The thing was, back then I figured I would only need a fat bike for what? Maybe two months? Then I would be back on my mountain bikes and forgetting those fat bikes for 10 months out of the year. I couldn't justify the thousands of dollars it would take to get something I thought I would use so little.

Of course, I hadn't ever ridden one nor had I considered uses outside the box of Winter riding in snow. Sand and mud are big deals here in the woods at times and a fat bike can traverse that sort of  terrain with ease. They also work as "just a mountain bike", and of course, many folks use them on gravel, so there ya go. I wasn't considering any of those options. Had that made sense to me in '07 or '08 I may have had a Pugs a long time ago.

But I was getting along on 29"ers better than I ever had with 26"ers. I used the widest rims and tires I could. I'm pretty sure those are WTB Stouts on some wider rims in that image there, probably 28mm rims. Later I ran 2.4" Ardents on 35mm Blunts and that was even better. It is why I feel that now a 29 inch by three inch tire on a 50mm rim would be the bees knees. But who knows? It doesn't really snow that much any more!

New frame, borrowed parts from another.
I also revealed a new rig I got near the end of 2007. An OS Bikes Blackbuck frame and fork was purchased from Mark Slate, who ran that venture but is better known as one of the pioneers of mtb and a tire designer extraordinaire at WTB.

I still have this frame and the steel fork that came with it. Here in its first iteration I did not use that fork, but the Bontrager Swicthblade I moved over from the On One Inbred. In fact, everything in the picture came off the Inbred.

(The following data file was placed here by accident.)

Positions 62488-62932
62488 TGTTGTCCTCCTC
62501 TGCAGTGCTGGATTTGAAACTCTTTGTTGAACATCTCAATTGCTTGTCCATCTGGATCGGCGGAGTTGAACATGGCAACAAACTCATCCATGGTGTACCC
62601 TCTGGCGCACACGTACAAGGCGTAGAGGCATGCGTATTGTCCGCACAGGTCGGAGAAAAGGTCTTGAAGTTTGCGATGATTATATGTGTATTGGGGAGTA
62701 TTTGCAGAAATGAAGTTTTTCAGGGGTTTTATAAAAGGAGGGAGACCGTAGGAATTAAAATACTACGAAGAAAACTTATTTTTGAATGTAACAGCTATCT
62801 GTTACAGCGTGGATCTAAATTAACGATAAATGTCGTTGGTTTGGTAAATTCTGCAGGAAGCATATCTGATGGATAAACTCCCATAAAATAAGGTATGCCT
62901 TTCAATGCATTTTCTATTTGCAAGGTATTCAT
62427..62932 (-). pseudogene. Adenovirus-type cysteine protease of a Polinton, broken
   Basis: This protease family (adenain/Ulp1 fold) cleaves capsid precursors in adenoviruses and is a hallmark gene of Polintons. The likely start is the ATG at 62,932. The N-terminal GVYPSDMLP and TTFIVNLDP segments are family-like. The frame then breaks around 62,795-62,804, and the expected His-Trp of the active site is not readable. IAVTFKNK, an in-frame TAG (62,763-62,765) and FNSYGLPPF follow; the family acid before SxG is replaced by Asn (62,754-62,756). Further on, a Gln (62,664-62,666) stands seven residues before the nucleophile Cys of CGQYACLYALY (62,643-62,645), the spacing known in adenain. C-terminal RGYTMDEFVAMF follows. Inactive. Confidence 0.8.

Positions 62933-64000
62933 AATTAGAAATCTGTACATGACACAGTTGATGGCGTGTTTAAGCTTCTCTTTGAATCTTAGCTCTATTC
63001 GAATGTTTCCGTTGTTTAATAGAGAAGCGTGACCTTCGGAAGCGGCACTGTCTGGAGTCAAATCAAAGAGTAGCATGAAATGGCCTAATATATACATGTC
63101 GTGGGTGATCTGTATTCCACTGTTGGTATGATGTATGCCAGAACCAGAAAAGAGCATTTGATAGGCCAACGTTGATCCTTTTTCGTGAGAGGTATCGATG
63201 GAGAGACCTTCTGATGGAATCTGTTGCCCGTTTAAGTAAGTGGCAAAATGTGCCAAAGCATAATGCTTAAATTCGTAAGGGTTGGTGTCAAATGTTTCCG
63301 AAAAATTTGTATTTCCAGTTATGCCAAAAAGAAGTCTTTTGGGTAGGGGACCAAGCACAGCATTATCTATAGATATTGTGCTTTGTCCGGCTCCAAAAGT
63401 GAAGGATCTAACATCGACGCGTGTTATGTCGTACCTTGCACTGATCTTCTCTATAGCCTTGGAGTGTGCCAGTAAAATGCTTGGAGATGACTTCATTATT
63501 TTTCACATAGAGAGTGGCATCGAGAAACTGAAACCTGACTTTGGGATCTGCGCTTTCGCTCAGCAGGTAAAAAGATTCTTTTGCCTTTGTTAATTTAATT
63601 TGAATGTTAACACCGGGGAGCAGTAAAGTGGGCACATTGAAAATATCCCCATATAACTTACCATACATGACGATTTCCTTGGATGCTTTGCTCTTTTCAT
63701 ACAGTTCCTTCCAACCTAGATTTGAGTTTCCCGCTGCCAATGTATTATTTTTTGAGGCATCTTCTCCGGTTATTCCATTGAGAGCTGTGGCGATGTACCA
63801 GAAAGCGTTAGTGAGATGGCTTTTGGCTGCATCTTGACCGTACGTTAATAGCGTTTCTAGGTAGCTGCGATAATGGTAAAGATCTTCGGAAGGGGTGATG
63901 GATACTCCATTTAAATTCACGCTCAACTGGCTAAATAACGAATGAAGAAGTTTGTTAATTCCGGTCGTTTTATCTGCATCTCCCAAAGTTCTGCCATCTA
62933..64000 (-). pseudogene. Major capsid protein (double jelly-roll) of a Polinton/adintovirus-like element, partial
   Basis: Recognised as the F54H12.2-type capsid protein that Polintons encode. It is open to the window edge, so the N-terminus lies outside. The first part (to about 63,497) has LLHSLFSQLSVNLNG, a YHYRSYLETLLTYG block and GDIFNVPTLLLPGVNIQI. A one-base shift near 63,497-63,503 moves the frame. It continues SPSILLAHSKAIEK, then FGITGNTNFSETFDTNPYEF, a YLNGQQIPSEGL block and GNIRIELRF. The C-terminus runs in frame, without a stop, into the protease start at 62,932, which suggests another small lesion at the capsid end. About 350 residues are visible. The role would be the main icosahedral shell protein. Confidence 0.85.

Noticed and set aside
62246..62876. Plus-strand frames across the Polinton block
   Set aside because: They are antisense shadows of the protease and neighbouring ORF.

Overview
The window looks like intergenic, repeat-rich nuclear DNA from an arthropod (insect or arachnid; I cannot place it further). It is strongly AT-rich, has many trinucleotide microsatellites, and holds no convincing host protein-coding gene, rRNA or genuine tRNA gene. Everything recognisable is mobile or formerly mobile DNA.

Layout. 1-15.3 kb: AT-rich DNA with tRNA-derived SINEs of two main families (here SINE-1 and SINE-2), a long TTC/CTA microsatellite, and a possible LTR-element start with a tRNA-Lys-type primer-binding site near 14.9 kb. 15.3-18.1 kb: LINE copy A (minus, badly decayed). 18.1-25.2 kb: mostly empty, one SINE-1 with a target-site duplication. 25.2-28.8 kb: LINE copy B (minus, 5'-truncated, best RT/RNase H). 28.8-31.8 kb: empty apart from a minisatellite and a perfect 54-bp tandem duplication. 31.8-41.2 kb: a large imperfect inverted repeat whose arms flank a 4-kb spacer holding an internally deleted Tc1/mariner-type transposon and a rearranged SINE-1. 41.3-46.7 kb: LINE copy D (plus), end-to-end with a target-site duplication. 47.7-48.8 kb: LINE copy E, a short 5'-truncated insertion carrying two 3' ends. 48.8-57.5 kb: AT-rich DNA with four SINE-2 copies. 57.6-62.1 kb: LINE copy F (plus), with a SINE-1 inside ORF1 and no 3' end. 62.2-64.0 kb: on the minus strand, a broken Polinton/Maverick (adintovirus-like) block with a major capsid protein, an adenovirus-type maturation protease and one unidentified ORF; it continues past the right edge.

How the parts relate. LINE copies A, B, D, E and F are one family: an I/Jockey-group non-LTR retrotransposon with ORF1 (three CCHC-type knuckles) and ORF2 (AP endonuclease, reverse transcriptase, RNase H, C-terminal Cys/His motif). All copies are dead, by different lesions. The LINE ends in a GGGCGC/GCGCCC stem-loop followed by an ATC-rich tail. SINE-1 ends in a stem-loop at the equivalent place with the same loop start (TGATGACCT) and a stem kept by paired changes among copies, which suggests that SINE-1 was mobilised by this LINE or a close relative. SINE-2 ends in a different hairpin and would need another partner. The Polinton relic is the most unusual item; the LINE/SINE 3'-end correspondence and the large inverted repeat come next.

This single speed is a real nice single track sled. I probably will never get rid of it. I haven't done a lot of riding on it the last several years, but in the beginning I spent a ton of time riding this bicycle. I used it most famously in my fork test for this blog and TNI where I used something like 8 or 9 different forks on it to see what they all did to the handling of the bike.

Mr. Slate apparently was fond most of all of the steel fork he deigned for this frame. It had a really short axle to crown measurement. Something like 425mm or close to that. (For reference, a typical 29"er suspension fork now is around 500mm or longer) Slate also used a 51mm offset. So with that fork and a typical 29"er tire the trail figure was around 52mm. (For reference a typical XC 29"er these days has about 90-ish millimeters of trail. You can check trail figures by plugging in the info here.)

Anyway, the result of the Blackbuck with its steel fork was nothing short of being like a razor sharp steering missile. You had better pay attention or the bike was going to cause you to crash! I could ride it, but the concentration necessary to do so, and do so fast, was draining. I ended up taking it off and using longer forks which were more forgiving. I still have that fork, of course, but I don't know when, if ever, I'd actually use it! Maybe for bike packing where you carry a weight on the front? Anyway.....

Friday, January 26, 2018

Friday News And Views

Stans carbon wheels or just the carbon rims- Available now.
Stan's Carbon Wheel Sets And Rims:

 Stan's announced new carbon Crest based and Arch based wheel sets and rims available for purchase earlier this week. The wheels feature all the usual wheel "blah-blah" and the Stan's BST bead socket technology, yada-yada.....

 The thing I realized when checking out this was that carbon rim prices are coming down.......finally. 

When I got some Enve rims over ten years ago now, (they were Epic  Edge rims then), the rims were $800.00 per rim. Since that time carbon rims from China came along at about half that price and the competition heated up. There were those Derby rims, then another smaller company I cannot recall, then other companies like Whiskey and Stan's started coming along with their stuff. All of this has driven down the cost where you can now get some great product at about half of what those Enve rims would have cost in today's money in some cases.